Dear Comment Spammers: Suck It.
I don’t use an off-the-shelf blogging tool, which means that anyone who’s comment spamming me is doing so by hand, rather than using some click-a-button script kiddie tool. Amazingly, I still get comment spam — maybe a dozen a week, all of which I delete instantly. But irritatingly, there’s always been the knowledge that if comment spammers were sneaking their comments in when I wasn’t looking, they might sit there for a few hours and maybe even get spidered by a search engine.
Now, though, the spammers just can’t win. Even if I let one go for a bit, it still won’t help their search results, as I’ve implemented the “nofollow” thing in my comment pages. So that’s cool.
Why does the NBA hate America?
Miss Manners, always a bit old-fashioned, condemns the use of torture:
It is then that most people have to be reminded that no matter how bitter the contest, the boundaries of civilized behavior must be respected. This is crucial not only to preserving our humanity but also to preserving the possibility of resolving the conflicts and returning to peaceful coexistence. Nothing can be settled otherwise, unless one side is able to prevail by utterly destroying the other.
That seems rather sensible and conservative in that pip-pip-old-chap sort of way, but...
Miss Manners has never shared the naivete of believing that it is the task of athletes to live their lives as roles models of character and propriety. All she would hope is that they conduct their own business of playing sports in such a way as to again provide their fans, as well as people in other adversarial situations, with the example of good sportsmanship.
... I’m not entirely clear why Ron Artest and Randy Moss should be taking the blame for
war crimes possibly-technically-legal interrogation.
So there’s this article where some guy suddenly realizes that, holy fuck, Microsoft is totally going to be the dominant player in the media and portable electronics space. The quote wherein he Gets It:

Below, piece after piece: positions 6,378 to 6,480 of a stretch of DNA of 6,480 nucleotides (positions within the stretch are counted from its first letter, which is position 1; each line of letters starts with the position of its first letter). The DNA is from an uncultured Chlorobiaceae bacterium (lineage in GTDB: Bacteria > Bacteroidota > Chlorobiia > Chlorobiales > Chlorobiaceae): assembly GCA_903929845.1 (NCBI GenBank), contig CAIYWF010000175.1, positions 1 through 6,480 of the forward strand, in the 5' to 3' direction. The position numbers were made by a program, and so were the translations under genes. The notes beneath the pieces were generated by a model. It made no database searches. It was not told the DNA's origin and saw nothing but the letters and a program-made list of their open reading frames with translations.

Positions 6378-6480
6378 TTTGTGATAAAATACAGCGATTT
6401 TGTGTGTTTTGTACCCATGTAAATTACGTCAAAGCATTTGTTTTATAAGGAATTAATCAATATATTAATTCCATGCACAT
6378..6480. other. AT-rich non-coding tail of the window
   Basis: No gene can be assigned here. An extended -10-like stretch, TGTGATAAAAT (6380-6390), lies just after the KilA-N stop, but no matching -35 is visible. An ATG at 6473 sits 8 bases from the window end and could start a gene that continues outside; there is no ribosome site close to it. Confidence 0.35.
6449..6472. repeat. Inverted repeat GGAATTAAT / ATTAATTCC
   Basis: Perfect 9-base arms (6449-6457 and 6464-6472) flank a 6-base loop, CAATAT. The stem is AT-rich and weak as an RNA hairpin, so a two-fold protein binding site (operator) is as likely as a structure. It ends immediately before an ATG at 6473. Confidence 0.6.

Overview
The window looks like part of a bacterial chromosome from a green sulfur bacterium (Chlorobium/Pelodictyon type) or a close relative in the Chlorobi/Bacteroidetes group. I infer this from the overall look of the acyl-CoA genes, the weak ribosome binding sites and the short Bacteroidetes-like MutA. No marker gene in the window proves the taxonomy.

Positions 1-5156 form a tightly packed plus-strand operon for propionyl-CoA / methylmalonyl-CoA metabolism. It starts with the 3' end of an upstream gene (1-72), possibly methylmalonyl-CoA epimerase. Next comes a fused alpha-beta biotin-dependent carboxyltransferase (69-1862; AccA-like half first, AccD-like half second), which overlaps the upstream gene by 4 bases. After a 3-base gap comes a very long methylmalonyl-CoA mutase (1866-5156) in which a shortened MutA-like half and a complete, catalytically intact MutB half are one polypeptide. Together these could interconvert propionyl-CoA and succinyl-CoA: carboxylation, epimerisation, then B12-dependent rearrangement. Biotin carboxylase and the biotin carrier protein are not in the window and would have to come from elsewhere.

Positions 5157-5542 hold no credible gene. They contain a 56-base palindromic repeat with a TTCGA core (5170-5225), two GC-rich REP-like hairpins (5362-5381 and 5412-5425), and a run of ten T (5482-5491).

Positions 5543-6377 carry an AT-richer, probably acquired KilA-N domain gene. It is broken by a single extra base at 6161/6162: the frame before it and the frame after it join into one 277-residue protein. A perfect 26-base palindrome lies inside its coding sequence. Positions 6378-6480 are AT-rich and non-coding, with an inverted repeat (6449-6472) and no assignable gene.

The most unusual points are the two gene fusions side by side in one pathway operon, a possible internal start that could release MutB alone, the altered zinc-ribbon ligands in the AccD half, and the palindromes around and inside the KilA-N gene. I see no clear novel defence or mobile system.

It doesn’t matter that Microsoft doesn’t lead in music downloads right
now, though if you combined all the different WMA music stores, it
might come close to Apple’s iTunes. What’s important is that Microsoft
*owns* the alternative to Apple and is already branching out to areas
like movies and home-recorded content. It’s amazing to see history
repeating itself, no? Apple lost the PC desktop because it refused to
license its Graphical User Interface and now they’re going to lose the
Consumer Electronics market because they’ve failed to license their
FairPlay DRM technology.
Everyone was laughing at Bill Gates’ gaffs this week at the CES. The
bluescreen of death, etc. But did you *see* what they were showing off?
They have set top boxes, mobile phones, PDAs, portable video players,
game consoles and more all running Microsoft software, and most
importantly, all supporting the same Windows Media codec and DRM. The
final piece of the puzzle was the TiVo To Go announcement. Now it’s not
just content you buy, it’s your personal content as well.
Now iPod fans will say, “Who cares? The iPod is still the best player.” And (if you don’t care about compatibility), they’re right. But a) the chances of one single company continuing to make a product that is better than those produced by every other consumer electronics company in the entire world are not high (already, other players are a lot closer to the iPod than they were two or three years ago); and b) that little parenthetical about compatibility isn’t such a little parenthetical, as Apple has learned in other contexts.
But I don’t want to make it sound like this is all about Apple. TiVo is fucked, too:
The next version of Microsoft’s Windows XP Media Center Edition due out in Q3 will support cable card and content protected HDTV content over digital cable services, making this device actually useful from a HDTV standpoint.
Note that Microsoft is saying they can support CableCard and HD DVR functionality in six months; TiVo, which obviously has a huge headstart in DVR technology, thinks it can maybe do it by some time in 2006. And, of course, the Microsoft product won’t be nearly as limited as the TiVo — it’ll tie in with all your stored and purchased media, with your portable player, with your Xbox, with your cameraphone/PDA, and (oh yeah) your computer.
And yeah, the Microsoft product may be late, buggy, or expensive. But who cares? In five years, it’ll definitely exist, be much less buggy, and not at all expensive. It’s not a matter of whether Microsoft will reign supreme over every form of device known to man, it’s a matter of when. (It doesn’t seem particularly insightful to note that Microsoft’s products are ubiquitous and will crush their competition, so I can’t help but feel like I’m stating the obvious over and over again. But for whatever reason, this simple point is still viewed as controversial, so what the hell.)
Consider this the poor man’s RSS
So I’ve never gotten around to retrofitting RSS onto my booklog, which is a bit of a shame, since I actually update it regularly.
So consider this a little RSS ping to those of you who would normally read it, but prefer to get notifications via RSS. And for those who don’t read it, you might want to check out my year-end wrap-up, wherein I realize that I read an awful lot of graphic novels but also give out my non-coveted annual awards.